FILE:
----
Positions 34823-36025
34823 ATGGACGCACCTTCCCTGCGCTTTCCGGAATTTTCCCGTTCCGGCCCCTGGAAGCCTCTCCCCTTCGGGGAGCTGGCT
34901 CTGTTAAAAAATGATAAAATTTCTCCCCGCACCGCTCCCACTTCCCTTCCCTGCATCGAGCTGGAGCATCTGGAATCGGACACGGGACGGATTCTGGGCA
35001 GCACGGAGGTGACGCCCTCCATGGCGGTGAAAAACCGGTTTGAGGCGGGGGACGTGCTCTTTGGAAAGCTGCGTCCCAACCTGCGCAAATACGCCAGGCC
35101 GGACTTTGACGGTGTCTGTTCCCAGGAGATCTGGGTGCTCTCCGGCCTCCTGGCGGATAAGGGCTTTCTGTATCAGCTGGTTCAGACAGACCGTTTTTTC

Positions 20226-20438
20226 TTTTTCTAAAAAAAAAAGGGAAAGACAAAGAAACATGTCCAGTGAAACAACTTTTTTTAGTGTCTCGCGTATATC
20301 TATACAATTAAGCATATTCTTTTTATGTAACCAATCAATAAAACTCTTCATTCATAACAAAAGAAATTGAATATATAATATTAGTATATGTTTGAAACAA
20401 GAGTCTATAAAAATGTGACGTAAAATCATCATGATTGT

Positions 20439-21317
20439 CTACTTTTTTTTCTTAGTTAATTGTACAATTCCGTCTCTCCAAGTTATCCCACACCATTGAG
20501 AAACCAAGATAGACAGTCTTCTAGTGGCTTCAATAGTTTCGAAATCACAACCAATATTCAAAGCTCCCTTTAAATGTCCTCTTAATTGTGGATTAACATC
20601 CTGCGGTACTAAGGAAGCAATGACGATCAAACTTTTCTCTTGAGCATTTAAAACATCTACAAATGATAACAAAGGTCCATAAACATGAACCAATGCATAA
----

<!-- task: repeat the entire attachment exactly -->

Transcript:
Positions 34823-36025
34823 ATGGACGCACCTTCCCTGCGCTTTCCGGAATTTTCCCGTTCCGGCCCCTGGAAGCCTCTCCCCTTCGGGGAGCTGGCT
34901 CTGTTAAAAAATGATAAAATTTCTCCCCGCACCGCTCCCACTTCCCTTCCCTGCATCGAGCTGGAGCATCTGGAATCGGACACGGGACGGATTCTGGGCA
35001 GCACGGAGGTGACGCCCTCCATGGCGGTGAAAAACCGGTTTGAGGCGGGGGACGTGCTCTTTGGAAAGCTGCGTCCCAACCTGCGCAAATACGCCAGGCC
35101 GGACTTTGACGGTGTCTGTTCCCAGGAGATCTGGGTGCTCTCCGGCCTCCTGGCGGATAAGGGCTTTCTGTATCAGCTGGTTCAGACAGACCGTTTTTTC

Positions 20226-20438
20226 TTTTTCTAAAAAAAAAAGGGAAAGACAAAGAAACATGTCCAGTGAAACAACTTTTTTTAGTGTCTCGCGTATATC
20301 TATACAATTAAGCATATTCTTTTTATGTAACCAATCAATAAAACTCTTCATTCATAACAAAAGAAATTGAATATATAATATTAGTATATGTTTGAAACAA
20401 GAGTCTATAAAAATGTGACGTAAAATCATCATGATTGT

Positions 20439-21317
20439 CTACTTTTTTTTCTTAGTTAATTGTACAATTCCGTCTCTCCAAGTTATCCCACACCATTGAG
20501 AAACCAAGATAGACAGTCTTCTAGTGGCTTCAATAGTTTCGAAATCACAACCAATATTCAAAGCTCCCTTTAAATGTCCTCTTAATTGTGGATTAACATC
20601 CTGCGGTACTAAGGAAGCAATGACGATCAAACTTTTCTCTTGAGCATTTAAAACATCTACAAATGATAACAAAGGTCCATAAACATGAACCAATGCATAA